3:08 AM ET
- Royce YoungESPN Staff Writer Close
- Covers the Oklahoma City Thunder for ESPN.com
OKLAHOMA CITY — The last week has been maybe the worst of the Oklahoma City Thunder's season, a four-game losing streak that saw a brief window of opportunity at the No. 4 seed in the Western Conference quickly disappear.
During all of it, Russell Westbrook made it a point to never lose his patience, to keep any frustration he was feeling on the inside. He was as bouncy and loud as ever at all the practices and shootarounds, and behind closed doors was resolute in his approach.
But most of all, he was going to have to lift his team on the floor. During the four-game skid, Westbrook was a scoring maniac, averaging 45 points, trying to use his legendary competitive spirit to will the Thunder to wins. There was an overall lack of cohesion, though, and while Westbrook's individual play was remarkable, the team as a whole wasn't functioning well. The four straight losses wasn't the only streak, either: Westbrook hadn't had a triple-double in a week.
That changed on Thursday against the San Antonio Spurs, with Westbrook producing one of his best overall performances of the season, notching his 31st triple-double with 23 points, 13 rebounds and 13 assists in 35 minutes as the Thunder won 102-92.
This season, the Thunder are 25-6 when Westbrook records a triple-double, and 11-23 when he doesn't. It's an eyebrow-raising stat that suggests … something.
The most important element probably is the assists. When Westbrook has 10 or more, the Thunder are 28-9, but 8-20 when he doesn't. In Westbrook's six highest-scoring games, the Thunder are 1-5. When he shoots 30 or more times, they're 4-8, but when he takes between 20 and 24 shots, they're 16-6. It seems simple: When Westbrook balances his game and distributes more and scores less, the Thunder are at their best.
It's not as cut and dried as it might seem. It's a chicken and egg type of thing: Is Westbrook scoring more because his team isn't performing, or is his team not performing because he's scoring? Is he passing more because the team is playing better, or is the team playing better because he's passing more?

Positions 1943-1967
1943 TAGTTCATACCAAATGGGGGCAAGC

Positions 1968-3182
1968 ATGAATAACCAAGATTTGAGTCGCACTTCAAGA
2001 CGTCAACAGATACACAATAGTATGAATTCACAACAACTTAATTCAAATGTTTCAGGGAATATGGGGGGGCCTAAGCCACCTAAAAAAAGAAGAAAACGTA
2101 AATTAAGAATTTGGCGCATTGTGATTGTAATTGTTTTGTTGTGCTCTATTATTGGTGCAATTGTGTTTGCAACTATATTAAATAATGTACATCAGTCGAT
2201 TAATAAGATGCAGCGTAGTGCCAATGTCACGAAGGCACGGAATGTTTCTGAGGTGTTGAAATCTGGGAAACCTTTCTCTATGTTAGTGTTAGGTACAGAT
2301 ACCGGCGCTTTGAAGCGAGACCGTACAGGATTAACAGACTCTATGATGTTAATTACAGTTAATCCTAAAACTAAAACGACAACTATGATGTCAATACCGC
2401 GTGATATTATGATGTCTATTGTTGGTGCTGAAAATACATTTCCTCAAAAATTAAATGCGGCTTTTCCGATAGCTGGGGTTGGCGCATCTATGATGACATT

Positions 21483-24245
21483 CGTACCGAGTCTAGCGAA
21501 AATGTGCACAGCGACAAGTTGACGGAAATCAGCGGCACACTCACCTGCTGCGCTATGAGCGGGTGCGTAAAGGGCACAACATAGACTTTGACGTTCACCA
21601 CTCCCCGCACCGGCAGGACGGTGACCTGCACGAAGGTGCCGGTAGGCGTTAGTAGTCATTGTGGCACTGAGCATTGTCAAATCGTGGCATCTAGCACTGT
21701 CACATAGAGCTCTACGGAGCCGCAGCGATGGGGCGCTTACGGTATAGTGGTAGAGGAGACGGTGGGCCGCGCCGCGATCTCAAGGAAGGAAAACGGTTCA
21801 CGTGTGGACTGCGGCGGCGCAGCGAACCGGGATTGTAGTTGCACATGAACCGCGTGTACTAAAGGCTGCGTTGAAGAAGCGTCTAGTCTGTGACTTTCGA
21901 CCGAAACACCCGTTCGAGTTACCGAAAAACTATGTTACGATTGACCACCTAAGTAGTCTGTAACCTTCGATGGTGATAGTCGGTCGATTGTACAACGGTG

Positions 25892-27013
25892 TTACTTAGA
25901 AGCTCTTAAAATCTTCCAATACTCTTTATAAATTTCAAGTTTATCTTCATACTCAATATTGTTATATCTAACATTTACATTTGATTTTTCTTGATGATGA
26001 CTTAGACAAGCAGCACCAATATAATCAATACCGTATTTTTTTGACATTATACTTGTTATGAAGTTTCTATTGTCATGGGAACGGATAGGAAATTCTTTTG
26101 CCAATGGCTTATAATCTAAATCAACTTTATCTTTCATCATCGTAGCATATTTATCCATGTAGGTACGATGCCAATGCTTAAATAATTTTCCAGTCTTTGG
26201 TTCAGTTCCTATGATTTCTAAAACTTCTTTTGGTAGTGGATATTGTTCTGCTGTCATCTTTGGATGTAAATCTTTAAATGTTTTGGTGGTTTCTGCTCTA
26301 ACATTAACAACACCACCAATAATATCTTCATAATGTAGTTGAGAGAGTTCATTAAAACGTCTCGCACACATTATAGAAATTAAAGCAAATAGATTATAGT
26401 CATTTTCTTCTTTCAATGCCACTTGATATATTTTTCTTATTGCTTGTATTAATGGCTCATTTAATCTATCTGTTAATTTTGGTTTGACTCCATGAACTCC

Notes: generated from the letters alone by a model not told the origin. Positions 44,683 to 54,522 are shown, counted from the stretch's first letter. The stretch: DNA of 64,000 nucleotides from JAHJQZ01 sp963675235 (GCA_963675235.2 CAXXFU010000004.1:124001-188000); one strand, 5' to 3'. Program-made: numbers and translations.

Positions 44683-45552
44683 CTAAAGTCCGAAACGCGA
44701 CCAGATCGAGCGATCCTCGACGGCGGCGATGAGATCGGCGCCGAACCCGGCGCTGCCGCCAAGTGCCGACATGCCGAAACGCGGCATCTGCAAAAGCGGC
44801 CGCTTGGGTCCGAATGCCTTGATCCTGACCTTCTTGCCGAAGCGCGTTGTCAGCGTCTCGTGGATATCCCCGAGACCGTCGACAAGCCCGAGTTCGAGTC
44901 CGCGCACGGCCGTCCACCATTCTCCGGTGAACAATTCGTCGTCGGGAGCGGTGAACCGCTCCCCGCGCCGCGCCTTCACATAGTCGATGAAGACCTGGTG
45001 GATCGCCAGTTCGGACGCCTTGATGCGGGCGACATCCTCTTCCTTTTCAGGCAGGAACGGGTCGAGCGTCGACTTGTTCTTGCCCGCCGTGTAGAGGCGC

"He has a really good pulse of where we're at as a team," Thunder coach Billy Donovan said. "I think sometimes you might say, 'OK, just play like that all the time,' but then sometimes you'd be sitting here saying, 'Do you want more from Russell? Is there an opportunity for Russell? Should he have done a little bit more?' You're always going to do that and that's the thing I love about being around and working with him and coaching him. It's not about usage, it's about what does the team need at this moment in time, and he tries to do the very best he can to help the team."
Like Donovan said, it seems easy to just assume when Westbrook plays the way he did against the Spurs, the Thunder are at their best. But with flaws on the roster, and no go-to secondary option on off nights, when the team isn't playing well the responsibility falls directly to Westbrook. Against the Trail Blazers two nights ago, the Thunder were a defensive mess. So Westbrook tried to outscore Portland himself.
"He's always evaluating and viewing it from the perspective, 'What do I need to do, and what does the team need from me?' And then I think he tries to do it," Donovan said. "I know there's games where his usage rate is through the ceiling, but that's what the game requires for that night from him. And tonight was a game where he was just leading, managing, getting everybody involved."
Where Westbrook's responsibility falls is in trying to help the pieces around him produce at a high level each night. He can't make Doug McDermott make shots, or make Steven Adams rebound. But he can keep his team engaged, and do his part to utilize the roster around him. And when he does, the Thunder quickly become a competent, solid team.
Thursday was Westbrook at the peak of his powers, using every tool in the belt to carve apart the Spurs. When he plays that way, he has a look of being possibly the best player in the world. It's hard to consistently replicate because it requires a synergy from his teammates for that to happen. The Thunder always have played to their potential when Westbrook manages more than takes over, but there have been plenty of games this season when he has rescued them with individual heroics. He's not perfect, and he often makes bad choices. But Westbrook is always willing to try, for better or worse.
The Thunder needed the best of Westbrook against the Spurs, and he delivered. It didn't carry the kind of emphatic MVP statement against fellow contender Kawhi Leonard, mainly because the Thunder outplayed the Spurs considerably and there wasn't an opportunity to have a moment in a close game. Westbrook played the Thunder to their potential, and his teammates answered the bell.